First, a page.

In-Ear Earphones

In-ear earphones, also known as earbuds or in-ear monitors (IEMs), can offer noise isolation by fitting snugly into your ear canal.

The close fit helps block out external noises and allows you to focus on your music or podcast. Many wireless options, such as Apple AirPods, provide easily portable and convenient solutions.

Since in-ear earphones do not rely on active noise cancellation technology, you won’t experience the same dizziness or ear pain that some people report with ANC headphones.

Remember to select the correct size of ear tips for your ears, as this plays a critical role in providing a secure, comfortable fit and proper noise isolation.


You might experience dizziness while using noise-cancelling headphones, as they can block out your own sounds, making it difficult to hear what’s happening around you.

However, not everyone experiences this effect, so it’s essential to test them for yourself and find a comfortable pair that works best for you.

Frequently Asked Questions

Do noise-cancelling headphones cause dizziness?

Yes, some users have reported experiencing dizziness while using noise-cancelling headphones. This might be due to the way these headphones electronically manipulate sound waves to cancel out unwanted noise, which could affect your body’s sensory input and balance.

What are side effects of using noise-cancelling technology?

The most common side effects of using noise-cancelling headphones include headaches, dizziness, and nausea. However, these issues are usually temporary and do not cause any long-term harm.

Can noise-cancelling earbuds lead to motion sickness?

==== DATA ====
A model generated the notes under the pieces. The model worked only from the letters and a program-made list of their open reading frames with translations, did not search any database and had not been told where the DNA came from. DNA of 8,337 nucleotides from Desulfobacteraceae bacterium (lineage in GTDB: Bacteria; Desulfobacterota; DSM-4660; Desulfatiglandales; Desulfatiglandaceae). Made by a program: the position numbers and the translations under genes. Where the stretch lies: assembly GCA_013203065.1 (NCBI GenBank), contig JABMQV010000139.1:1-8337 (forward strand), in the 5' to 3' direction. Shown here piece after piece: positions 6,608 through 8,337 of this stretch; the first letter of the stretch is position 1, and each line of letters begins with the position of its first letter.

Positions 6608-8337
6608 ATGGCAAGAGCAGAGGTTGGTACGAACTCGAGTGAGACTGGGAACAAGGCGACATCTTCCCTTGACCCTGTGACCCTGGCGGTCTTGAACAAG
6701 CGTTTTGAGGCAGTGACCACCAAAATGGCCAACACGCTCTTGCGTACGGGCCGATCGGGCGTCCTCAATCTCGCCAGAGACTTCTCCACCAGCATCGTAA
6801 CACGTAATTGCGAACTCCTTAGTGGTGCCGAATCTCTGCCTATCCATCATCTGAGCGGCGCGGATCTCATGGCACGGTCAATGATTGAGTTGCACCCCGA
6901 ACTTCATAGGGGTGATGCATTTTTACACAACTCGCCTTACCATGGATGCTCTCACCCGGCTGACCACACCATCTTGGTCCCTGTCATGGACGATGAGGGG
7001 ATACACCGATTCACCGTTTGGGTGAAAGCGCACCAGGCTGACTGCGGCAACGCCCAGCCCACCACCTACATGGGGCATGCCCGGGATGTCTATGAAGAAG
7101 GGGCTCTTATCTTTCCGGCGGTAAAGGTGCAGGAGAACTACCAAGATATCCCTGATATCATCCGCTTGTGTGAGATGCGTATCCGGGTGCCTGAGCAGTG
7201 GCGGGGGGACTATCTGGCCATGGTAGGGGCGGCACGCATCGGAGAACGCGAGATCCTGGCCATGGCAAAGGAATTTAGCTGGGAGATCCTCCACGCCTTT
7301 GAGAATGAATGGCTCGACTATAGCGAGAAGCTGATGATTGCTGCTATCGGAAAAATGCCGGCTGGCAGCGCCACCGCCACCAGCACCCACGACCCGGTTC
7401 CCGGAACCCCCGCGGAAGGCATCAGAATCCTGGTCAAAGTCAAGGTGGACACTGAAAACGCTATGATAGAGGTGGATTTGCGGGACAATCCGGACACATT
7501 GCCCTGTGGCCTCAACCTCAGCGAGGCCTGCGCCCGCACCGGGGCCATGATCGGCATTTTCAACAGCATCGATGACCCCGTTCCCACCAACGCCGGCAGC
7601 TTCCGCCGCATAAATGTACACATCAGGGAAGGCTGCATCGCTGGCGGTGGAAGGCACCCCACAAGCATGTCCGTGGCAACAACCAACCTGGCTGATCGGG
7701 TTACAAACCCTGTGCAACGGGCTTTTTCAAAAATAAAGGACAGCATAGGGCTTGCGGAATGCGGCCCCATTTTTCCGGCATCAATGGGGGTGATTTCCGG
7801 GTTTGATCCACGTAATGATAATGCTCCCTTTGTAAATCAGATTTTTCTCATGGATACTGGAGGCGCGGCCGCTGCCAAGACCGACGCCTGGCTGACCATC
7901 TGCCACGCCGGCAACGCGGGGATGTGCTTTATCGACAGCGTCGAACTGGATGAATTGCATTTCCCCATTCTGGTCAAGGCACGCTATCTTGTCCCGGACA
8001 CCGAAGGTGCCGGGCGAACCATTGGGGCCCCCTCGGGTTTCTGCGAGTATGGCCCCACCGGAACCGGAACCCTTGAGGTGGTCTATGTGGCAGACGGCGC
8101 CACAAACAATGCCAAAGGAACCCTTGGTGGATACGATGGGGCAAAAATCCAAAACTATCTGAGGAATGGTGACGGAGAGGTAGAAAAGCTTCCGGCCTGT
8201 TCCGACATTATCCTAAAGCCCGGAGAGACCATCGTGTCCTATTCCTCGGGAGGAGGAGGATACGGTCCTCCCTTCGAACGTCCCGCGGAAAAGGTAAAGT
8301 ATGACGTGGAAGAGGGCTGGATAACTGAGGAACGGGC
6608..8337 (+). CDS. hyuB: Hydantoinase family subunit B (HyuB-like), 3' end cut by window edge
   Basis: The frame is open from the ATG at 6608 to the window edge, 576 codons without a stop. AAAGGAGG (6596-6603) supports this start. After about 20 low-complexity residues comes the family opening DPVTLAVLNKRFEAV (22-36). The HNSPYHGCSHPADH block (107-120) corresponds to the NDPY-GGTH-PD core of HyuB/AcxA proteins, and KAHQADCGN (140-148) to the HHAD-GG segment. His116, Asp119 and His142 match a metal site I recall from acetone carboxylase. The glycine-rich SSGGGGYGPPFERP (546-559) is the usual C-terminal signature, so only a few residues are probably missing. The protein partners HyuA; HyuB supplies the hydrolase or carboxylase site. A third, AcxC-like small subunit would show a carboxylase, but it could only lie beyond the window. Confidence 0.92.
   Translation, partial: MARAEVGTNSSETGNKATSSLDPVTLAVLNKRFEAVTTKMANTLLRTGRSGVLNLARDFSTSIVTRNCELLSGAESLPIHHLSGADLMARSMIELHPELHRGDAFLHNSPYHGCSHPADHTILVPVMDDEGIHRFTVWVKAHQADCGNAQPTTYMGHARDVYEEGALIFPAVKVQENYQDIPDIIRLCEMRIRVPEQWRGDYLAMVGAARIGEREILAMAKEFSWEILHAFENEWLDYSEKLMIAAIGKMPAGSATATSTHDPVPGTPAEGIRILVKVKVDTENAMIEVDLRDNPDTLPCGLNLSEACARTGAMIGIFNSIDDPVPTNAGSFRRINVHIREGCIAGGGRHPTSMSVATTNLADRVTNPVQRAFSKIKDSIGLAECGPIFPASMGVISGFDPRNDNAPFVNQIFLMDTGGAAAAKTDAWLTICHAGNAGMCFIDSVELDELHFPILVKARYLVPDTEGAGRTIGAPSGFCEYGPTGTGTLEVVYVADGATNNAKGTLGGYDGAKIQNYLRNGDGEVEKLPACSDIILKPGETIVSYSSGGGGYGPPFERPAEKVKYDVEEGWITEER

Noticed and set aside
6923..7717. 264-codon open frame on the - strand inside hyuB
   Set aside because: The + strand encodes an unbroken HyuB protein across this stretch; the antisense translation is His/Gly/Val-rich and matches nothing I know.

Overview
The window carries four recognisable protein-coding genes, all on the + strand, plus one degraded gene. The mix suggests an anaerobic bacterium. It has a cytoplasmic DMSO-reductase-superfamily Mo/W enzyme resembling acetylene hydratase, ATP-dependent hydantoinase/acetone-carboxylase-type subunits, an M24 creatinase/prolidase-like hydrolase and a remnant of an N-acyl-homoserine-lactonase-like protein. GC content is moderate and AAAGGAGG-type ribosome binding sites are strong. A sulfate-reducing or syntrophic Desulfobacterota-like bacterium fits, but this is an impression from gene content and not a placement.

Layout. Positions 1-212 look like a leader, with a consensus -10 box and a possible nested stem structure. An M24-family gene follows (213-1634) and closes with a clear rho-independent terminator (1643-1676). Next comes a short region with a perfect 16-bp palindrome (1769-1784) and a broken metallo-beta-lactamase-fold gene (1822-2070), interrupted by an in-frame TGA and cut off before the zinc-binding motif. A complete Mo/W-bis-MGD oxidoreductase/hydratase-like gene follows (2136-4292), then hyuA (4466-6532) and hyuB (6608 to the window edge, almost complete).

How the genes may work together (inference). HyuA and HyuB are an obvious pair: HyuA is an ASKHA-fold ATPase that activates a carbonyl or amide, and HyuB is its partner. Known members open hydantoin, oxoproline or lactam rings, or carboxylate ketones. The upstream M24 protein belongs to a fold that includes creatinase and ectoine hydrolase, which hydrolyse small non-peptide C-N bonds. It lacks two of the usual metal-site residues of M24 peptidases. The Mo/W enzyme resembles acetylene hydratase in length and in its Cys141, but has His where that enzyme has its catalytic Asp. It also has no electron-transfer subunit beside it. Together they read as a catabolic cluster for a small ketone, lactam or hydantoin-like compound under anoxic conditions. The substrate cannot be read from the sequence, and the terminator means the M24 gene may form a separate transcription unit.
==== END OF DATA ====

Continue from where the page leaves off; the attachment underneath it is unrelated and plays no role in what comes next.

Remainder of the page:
Using noise-cancelling earbuds or headphones can lead to a feeling of motion sickness for some individuals. This is because the technology used to cancel out ambient noise might interfere with the proper functioning of your body’s balance and sensory systems.

Do people experience headaches with noise-cancelling headphones?

Yes, some users may experience headaches when using noise-cancelling headphones. These headaches could be caused by the pressure created by the noise-cancellation process or from the restriction of natural sound input.

Is there a connection between earbuds and feeling sick?

There can be a connection between using earbuds, specifically noise-cancelling ones, and feeling sick. The reason behind this is the interference in the natural sounds your ears are accustomed to, thus causing discomfort, dizziness, or even nausea for some individuals.

Why does noise-cancelling cause discomfort for some people?

Noise-cancelling technology can cause discomfort because it alters the way your ears perceive sound. Some individuals may be more sensitive to these changes than others, which can result in physical discomfort or unpleasant sensations such as dizziness, headache, or nausea.